(Jewish Telegraphic Agency)
Negotiations with the Club of Jewish Deputies and the parliamentary representation of the Slavic national minorities concerning their attitude at the National Assembly were started by the Polish Left groups supporting Marshal Pilsudski.
The Club of Jewish Deputies will make clear its attitude following a general meeting of the Club, which will take place on May 25, leaders of the Club stated.
Leaders of the Polish Socialist Party (P.P.S.) also conferred with the representatives of the Jewish labor party, Bund, and the German Social Democratic Party concerning joint socialistic tactics.
The National Assembly will meet on May 29 for the purpose of electing a new president. Much comment has been aroused by the fact that the Right groups have put forward as their candidate Stanislaw Wojciechowski, the former president who was compelled to resign by Pilsudski.
It has not been finally stated who will be the candidate of the Left groups.
So far anti-Semitic propaganda, which previously accompanied the party strife in Poland, has not been used in Warsaw in the polemic between the parties which followed Pilsudski’s coup d’etat.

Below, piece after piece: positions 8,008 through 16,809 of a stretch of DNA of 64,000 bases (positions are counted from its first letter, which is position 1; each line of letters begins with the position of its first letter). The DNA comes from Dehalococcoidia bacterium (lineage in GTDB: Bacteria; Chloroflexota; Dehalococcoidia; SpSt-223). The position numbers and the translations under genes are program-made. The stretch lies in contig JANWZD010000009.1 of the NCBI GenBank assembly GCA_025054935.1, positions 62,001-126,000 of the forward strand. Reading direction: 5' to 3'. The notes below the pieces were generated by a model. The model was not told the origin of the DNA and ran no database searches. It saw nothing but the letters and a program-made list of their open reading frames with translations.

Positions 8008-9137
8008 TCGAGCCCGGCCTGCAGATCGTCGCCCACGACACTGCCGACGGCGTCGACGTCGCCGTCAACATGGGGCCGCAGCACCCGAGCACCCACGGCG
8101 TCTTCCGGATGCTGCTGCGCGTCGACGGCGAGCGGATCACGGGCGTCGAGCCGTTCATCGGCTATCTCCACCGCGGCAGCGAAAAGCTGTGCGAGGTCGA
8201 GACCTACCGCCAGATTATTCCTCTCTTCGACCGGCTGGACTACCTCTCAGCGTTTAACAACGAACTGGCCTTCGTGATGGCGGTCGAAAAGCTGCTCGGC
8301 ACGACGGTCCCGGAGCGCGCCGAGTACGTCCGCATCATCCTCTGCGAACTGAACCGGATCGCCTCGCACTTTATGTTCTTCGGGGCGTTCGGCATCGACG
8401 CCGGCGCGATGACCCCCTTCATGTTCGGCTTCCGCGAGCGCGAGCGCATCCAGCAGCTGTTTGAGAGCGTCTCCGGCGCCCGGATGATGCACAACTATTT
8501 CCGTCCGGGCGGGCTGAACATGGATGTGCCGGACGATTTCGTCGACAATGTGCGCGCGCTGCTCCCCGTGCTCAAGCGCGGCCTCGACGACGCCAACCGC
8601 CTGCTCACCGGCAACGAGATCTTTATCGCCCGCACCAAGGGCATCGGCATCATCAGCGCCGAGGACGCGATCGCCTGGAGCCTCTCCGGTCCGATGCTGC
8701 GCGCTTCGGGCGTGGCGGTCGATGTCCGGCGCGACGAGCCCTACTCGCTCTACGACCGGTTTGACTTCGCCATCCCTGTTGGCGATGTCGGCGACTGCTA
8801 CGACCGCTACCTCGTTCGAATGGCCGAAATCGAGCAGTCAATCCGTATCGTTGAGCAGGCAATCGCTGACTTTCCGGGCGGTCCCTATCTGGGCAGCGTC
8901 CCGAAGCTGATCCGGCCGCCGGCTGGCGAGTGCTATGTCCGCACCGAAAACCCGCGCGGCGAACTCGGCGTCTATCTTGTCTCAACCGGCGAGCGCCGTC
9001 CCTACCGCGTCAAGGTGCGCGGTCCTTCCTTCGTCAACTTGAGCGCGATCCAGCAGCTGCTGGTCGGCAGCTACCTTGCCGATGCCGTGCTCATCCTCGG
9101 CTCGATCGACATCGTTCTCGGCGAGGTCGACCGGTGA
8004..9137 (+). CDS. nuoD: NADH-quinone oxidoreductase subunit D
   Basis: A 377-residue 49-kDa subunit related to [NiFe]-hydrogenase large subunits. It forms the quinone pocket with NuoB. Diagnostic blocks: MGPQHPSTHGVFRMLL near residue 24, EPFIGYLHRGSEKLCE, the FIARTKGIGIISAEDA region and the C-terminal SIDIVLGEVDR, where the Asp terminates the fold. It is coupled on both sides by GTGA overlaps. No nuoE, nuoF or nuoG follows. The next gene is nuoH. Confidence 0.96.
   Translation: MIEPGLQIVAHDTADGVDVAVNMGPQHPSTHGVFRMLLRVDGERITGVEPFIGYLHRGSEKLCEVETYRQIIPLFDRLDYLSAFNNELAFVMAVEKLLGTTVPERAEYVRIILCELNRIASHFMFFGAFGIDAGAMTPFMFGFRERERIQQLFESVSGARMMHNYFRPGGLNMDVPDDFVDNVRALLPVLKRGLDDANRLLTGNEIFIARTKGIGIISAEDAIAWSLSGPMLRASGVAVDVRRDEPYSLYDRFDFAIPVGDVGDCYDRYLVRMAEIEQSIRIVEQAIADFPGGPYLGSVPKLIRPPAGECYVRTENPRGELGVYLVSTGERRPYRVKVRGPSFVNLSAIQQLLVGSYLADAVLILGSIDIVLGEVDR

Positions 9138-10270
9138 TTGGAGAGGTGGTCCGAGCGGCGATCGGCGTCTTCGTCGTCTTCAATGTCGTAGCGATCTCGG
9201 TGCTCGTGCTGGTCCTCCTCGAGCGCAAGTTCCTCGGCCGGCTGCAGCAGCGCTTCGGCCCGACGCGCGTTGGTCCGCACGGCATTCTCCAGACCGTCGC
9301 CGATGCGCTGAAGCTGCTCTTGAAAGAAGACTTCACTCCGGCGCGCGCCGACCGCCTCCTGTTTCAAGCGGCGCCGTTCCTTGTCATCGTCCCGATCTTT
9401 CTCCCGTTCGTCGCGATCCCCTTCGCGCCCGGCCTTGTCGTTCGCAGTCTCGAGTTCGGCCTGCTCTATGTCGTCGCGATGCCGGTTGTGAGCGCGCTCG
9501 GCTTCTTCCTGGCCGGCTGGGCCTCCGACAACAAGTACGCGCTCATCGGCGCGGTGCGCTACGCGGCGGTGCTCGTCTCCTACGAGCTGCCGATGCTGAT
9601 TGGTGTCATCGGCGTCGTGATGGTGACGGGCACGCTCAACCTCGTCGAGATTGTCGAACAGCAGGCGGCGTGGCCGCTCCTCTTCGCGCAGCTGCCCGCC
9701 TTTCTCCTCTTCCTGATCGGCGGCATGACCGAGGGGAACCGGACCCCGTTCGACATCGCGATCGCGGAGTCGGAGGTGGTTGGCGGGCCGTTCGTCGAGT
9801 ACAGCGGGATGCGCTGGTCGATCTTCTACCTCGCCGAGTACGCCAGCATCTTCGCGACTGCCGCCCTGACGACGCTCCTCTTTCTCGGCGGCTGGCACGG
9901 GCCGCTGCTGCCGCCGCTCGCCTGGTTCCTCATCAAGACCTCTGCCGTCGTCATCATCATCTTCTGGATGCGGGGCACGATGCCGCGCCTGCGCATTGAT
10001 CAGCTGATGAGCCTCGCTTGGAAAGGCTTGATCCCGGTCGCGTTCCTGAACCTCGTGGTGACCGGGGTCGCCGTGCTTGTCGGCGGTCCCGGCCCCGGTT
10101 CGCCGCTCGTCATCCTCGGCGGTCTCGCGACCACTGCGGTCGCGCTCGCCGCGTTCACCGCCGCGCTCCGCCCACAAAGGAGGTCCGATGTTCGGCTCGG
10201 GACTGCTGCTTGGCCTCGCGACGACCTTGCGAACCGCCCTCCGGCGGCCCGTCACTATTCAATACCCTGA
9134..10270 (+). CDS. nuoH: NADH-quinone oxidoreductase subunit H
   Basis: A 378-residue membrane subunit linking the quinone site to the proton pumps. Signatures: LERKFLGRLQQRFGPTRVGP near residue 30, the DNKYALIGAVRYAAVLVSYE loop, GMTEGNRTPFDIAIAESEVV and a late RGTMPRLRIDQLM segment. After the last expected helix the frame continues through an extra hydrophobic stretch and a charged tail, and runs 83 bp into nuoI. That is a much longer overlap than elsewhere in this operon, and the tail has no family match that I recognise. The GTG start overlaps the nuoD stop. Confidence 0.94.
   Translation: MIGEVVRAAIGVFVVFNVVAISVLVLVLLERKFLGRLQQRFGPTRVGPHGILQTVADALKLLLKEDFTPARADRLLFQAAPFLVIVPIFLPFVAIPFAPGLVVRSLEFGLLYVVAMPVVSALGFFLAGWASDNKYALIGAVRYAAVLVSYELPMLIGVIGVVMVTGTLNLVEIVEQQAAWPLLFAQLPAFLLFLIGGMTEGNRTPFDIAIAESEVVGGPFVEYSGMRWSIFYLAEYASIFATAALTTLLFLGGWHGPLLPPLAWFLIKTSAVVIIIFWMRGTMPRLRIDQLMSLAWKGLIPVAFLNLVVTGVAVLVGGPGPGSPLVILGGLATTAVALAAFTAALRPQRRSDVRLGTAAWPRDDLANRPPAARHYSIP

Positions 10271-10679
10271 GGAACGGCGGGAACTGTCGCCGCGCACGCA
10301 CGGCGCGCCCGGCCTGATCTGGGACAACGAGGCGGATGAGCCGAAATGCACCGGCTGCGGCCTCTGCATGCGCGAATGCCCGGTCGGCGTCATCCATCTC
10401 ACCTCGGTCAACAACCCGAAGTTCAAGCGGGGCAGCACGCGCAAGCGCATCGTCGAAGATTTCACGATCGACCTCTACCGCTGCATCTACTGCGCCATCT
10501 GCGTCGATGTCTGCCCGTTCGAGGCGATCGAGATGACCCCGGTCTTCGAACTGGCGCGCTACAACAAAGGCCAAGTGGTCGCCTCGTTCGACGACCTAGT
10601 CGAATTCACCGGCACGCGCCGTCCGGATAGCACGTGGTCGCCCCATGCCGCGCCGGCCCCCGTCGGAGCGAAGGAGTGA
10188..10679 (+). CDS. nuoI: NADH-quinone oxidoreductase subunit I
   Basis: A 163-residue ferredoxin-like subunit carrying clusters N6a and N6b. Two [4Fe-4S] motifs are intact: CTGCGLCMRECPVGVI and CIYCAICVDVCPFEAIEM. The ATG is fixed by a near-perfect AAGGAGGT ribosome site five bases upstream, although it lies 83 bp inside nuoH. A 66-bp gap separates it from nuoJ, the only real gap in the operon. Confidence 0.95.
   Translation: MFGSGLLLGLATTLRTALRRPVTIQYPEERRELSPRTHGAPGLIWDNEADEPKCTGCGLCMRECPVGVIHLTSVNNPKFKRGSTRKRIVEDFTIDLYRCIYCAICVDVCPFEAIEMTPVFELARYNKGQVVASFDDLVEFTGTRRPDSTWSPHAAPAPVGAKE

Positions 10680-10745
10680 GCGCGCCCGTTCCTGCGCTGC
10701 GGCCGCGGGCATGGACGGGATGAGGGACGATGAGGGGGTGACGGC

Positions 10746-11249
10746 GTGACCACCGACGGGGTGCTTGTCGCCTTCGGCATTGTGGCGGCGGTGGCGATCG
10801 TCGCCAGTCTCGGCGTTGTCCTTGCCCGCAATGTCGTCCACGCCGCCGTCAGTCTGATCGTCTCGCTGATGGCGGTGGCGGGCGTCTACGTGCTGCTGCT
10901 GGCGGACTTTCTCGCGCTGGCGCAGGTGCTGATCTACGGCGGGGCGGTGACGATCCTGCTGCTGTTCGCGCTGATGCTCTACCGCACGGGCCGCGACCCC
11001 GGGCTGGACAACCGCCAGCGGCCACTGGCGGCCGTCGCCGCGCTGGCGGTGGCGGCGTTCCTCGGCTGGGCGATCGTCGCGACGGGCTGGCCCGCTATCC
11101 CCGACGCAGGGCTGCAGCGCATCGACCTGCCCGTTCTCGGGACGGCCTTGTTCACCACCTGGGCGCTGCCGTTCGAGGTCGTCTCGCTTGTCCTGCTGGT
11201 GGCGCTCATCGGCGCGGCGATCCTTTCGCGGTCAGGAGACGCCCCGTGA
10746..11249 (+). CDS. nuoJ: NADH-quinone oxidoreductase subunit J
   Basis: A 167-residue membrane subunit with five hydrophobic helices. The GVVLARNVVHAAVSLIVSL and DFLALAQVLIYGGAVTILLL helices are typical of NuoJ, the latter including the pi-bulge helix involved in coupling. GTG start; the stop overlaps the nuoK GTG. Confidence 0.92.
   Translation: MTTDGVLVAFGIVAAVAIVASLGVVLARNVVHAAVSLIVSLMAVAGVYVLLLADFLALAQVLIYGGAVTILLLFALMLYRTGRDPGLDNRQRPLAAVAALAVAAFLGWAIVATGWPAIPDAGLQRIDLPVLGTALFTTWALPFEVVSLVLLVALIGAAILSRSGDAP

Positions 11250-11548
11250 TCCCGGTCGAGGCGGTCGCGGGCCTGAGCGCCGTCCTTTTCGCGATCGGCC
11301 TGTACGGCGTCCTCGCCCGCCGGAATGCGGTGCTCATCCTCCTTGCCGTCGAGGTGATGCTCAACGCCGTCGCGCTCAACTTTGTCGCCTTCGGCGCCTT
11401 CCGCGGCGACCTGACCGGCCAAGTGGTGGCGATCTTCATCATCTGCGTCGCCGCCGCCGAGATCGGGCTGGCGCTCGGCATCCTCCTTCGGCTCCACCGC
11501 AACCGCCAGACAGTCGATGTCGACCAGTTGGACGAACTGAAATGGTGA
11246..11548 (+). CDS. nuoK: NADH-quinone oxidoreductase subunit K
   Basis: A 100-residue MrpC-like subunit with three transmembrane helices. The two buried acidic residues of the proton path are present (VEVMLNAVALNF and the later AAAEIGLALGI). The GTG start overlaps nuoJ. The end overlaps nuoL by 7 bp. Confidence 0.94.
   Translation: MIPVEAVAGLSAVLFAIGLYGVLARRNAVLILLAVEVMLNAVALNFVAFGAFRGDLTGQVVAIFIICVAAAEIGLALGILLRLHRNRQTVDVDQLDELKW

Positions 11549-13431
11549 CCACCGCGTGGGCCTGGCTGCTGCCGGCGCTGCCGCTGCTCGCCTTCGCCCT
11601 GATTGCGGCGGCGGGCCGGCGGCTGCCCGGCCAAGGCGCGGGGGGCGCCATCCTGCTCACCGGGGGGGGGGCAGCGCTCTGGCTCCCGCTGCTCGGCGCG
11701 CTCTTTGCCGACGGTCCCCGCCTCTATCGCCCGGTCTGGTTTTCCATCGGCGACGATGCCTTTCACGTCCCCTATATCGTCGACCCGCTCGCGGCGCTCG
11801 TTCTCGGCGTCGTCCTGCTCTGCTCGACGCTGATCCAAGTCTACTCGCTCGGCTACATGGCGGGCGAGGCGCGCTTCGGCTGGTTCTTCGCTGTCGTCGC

The correspondent of the Jewish Telegraphic Agency, however, learns that the elements in Posen which remained faithful to the previous Witos government are spreading incredible and ridiculous rumors, such as that Jewish boys in Warsaw have disarmed those Polish officers who remained faithful to the Witos government. These rumors have caused an uncertain situation in Posen where the Jewish population feels some anxiety. The governor of Posen, who refused until now to admit any change in the government, finally recognized the resignation of President Wojciechowski.
A cable despatch from Danzig to the Jewish Daily “Forward” states that the socialistic Jewish labor party, Bund, in Poland, supported Pilsudski’s coup and that two Bund members were killed and several wounded in the street fighting.
The Archive of the Jewish Telegraphic Agency includes articles published from 1923 to 2008. Archive stories reflect the journalistic standards and practices of the time they were published.